TRAVERSE CITY — Some wear blue T-shirts that read “volunteer” on the back, others don bright-pink polos. And a few don’t wear anything more official than a name badge.
But one thing’s for sure: it takes a ton of volunteers to run the Film Festival.
“It’s so much work to do this that they couldn’t do it without volunteers,” said Margaret Szajner, a volunteer who stood outside the State Theatre on Saturday morning hocking swag for the festival.
Szajner and a handful of other volunteers spent the morning helping a sell-out crowd find its way into a showing of the movie “Dancing Queen.”
The melange of professionals sacrificed a few hours of their time to help make the massive production move smoothly. They are just some of the 1,500 volunteers who work about 12,000 hours altogether during the festival week, said Erin Bernhard, the festival’s volunteer coordinator.
They do everything from guard the entrance to the filmmakers’ loft to taking tickets at the front of each venue.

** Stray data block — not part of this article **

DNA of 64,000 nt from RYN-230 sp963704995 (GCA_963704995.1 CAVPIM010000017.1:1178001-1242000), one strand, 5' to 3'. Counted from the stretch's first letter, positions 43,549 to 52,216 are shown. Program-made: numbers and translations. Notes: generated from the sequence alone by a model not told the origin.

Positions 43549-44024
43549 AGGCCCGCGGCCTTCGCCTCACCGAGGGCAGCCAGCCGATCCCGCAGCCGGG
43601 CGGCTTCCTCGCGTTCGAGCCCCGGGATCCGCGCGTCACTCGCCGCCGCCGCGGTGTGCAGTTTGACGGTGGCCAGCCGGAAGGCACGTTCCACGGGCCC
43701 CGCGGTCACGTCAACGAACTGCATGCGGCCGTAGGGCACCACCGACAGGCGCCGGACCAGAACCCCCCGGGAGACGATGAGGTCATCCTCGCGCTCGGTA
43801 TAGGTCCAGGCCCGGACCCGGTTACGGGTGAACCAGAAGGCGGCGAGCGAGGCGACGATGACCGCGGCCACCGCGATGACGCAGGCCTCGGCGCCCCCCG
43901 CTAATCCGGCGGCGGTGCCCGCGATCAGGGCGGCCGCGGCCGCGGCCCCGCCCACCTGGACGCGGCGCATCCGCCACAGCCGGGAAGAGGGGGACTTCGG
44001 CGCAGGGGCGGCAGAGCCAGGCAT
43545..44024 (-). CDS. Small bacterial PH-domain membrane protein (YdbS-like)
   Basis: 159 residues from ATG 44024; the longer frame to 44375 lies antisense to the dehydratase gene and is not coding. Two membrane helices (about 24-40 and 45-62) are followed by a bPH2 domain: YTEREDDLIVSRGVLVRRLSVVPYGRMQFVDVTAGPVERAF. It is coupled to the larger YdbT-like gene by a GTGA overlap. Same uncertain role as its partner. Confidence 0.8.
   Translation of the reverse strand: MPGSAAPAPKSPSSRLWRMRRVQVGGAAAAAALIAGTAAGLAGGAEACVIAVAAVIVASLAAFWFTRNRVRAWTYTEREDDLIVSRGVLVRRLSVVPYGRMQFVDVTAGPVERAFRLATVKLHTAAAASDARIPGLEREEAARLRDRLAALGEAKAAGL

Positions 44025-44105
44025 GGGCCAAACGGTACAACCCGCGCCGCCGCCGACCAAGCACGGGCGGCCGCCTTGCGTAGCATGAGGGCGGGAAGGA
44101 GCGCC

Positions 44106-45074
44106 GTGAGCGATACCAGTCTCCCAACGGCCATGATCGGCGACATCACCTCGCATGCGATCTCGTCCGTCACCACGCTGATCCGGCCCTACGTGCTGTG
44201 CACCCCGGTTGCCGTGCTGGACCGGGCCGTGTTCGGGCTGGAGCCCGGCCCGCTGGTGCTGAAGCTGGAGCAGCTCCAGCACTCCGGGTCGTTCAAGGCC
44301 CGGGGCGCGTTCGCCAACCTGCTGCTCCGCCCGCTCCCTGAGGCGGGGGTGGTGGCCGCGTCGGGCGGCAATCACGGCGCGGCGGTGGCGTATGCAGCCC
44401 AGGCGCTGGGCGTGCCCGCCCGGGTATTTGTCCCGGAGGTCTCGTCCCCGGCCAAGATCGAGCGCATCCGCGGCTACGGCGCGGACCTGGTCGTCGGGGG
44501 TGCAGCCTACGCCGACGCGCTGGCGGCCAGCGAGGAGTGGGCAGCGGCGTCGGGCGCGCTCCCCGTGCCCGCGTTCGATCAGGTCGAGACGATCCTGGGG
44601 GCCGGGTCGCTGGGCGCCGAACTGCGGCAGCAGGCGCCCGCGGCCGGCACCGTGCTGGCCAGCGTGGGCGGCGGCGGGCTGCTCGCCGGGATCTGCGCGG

Szajner worked a handful of shifts during the festival week, including a few as a videographer recording the discussions before and after films.
“I work full-time during the week, so I take evening shifts,” she said.
Although Szajner hasn’t been able to see any screenings as a patron, she has been able to watch a few movies while on duty making videos for the festival.
Other volunteers, like Linda Price, operations manager for the festival, commit a significant portion of their lives to the production.
Price has been with the Film Festival since the beginning and works year-round to help organize the event. Then, during the festival week, she works days that stretch from 8 a.m. to 3 a.m. to ensure everything runs smoothly.
“I’m a little tired,” she said Saturday morning. “It’s a labor of love. The rewards are great, but they are not monetary.”
Bernhard estimates that the hours worked by the 300 managers before, during and after the festival would bring the total volunteer hours worked to around 20,000.
But, Price doesn’t like to quantify her work in the number of hours she clocks.
“I just stopped counting,” she said. “You do as much as you need to do to make it work. We’ve become a family.”
It is a family is proud to work alongside, she said.